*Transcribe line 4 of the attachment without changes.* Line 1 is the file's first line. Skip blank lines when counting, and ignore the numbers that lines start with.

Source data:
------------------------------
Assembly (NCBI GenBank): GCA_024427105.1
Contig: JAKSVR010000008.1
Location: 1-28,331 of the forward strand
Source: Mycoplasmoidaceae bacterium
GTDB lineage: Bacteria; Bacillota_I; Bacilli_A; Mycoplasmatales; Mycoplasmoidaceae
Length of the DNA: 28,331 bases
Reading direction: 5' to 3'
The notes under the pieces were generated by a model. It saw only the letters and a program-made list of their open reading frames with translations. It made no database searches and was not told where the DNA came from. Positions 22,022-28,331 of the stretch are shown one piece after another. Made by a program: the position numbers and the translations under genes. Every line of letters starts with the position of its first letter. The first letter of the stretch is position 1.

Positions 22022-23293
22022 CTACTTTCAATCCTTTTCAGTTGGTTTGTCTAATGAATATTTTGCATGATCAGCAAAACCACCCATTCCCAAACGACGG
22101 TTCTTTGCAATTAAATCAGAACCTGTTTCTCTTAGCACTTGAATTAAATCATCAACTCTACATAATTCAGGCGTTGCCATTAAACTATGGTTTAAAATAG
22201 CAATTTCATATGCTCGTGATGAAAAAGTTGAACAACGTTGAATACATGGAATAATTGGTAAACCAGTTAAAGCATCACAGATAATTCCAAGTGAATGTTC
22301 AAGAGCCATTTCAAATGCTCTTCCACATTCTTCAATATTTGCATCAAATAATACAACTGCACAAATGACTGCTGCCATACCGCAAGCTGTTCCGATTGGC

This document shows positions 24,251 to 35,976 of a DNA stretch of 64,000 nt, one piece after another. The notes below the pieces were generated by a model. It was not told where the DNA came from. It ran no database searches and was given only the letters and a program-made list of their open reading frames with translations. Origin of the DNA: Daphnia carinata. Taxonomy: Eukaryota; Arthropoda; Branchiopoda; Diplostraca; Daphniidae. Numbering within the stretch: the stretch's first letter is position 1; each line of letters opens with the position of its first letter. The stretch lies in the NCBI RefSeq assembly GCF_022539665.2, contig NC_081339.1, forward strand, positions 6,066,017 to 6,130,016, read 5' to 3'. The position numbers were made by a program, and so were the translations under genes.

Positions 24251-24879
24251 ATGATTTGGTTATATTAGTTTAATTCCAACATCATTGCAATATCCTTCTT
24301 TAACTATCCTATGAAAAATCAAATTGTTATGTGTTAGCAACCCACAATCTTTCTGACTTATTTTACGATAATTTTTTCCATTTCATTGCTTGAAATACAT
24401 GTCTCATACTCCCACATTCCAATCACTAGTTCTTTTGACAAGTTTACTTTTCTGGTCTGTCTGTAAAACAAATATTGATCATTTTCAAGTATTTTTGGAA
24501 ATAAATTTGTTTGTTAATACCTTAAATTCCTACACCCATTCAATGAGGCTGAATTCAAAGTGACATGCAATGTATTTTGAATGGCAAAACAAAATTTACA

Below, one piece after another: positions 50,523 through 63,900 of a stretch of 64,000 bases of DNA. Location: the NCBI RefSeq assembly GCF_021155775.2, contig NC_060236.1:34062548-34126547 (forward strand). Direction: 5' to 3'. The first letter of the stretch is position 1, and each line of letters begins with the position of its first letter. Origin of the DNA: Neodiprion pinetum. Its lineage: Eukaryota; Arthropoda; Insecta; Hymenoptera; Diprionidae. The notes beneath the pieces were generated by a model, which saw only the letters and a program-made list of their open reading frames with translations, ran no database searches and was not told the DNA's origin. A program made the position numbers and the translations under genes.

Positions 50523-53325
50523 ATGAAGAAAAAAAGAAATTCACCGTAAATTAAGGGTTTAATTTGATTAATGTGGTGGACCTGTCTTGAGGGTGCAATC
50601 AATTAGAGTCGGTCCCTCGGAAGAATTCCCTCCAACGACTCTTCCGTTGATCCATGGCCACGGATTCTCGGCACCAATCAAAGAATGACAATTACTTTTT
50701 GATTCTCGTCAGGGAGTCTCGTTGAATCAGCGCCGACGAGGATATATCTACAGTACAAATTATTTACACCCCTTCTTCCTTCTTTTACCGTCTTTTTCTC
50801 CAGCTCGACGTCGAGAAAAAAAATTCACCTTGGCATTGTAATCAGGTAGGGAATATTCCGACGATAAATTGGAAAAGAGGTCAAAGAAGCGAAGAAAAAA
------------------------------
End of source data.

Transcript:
Source: Mycoplasmoidaceae bacterium